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CBOE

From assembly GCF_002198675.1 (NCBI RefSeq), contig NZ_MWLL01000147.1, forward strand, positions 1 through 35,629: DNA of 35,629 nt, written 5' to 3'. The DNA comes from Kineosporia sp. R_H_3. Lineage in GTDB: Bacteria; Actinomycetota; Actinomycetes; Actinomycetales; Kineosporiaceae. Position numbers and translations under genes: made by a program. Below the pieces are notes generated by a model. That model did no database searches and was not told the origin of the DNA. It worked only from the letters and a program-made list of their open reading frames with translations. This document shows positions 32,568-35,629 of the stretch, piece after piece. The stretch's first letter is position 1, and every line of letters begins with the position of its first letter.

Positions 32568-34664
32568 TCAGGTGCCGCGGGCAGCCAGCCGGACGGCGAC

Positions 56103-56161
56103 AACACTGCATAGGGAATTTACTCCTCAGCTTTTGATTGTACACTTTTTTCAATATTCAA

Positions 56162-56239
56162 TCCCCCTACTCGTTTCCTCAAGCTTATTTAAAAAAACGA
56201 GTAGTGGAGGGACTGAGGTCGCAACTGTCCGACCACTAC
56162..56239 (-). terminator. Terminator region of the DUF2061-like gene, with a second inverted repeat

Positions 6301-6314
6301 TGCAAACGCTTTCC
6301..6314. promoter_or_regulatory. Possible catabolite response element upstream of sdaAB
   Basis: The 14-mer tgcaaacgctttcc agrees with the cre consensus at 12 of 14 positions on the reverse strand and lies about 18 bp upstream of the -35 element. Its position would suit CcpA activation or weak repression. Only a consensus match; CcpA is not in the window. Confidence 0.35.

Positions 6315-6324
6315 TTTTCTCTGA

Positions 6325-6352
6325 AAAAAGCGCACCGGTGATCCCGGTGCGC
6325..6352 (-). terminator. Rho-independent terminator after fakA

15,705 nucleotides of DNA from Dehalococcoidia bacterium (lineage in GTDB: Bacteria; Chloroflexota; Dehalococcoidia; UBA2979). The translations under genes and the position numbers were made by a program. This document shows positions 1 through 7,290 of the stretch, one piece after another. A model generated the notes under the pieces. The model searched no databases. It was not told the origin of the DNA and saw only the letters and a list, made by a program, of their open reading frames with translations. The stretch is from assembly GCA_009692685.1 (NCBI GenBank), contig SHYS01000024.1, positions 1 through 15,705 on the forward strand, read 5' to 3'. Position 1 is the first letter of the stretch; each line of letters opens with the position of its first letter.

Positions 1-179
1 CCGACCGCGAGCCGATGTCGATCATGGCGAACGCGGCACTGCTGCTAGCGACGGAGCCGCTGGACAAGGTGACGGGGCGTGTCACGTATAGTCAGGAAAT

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The CBOE, or Chicago Board Options Exchange, was founded in 1973 as an exchange devoted entirely to trading options contracts. The growth of the CBOT has paralleled the increasing volume of options trading generally. In the earliest days, the only options contracts traded on the CBOE were on individual stocks. Then Black-Scholes was adopted and the SEC asked the CBOE to stop expanding the number of contracts traded in the booming options market until the stock option itself passed review. In the early 1980s, the CBOE introduced options on stock indices, such as the S&P 500. When the stock market crashed in 1987, interest in options declined, so the CBOE diversified into interest rate options. In June 2003, the CBOE introduced a hybrid trading system that combines features of screen-based and open-outcry trading. Today, the CBOE offers options on several hundred different assets, and CBOE volume averages well over one million contracts traded each day.



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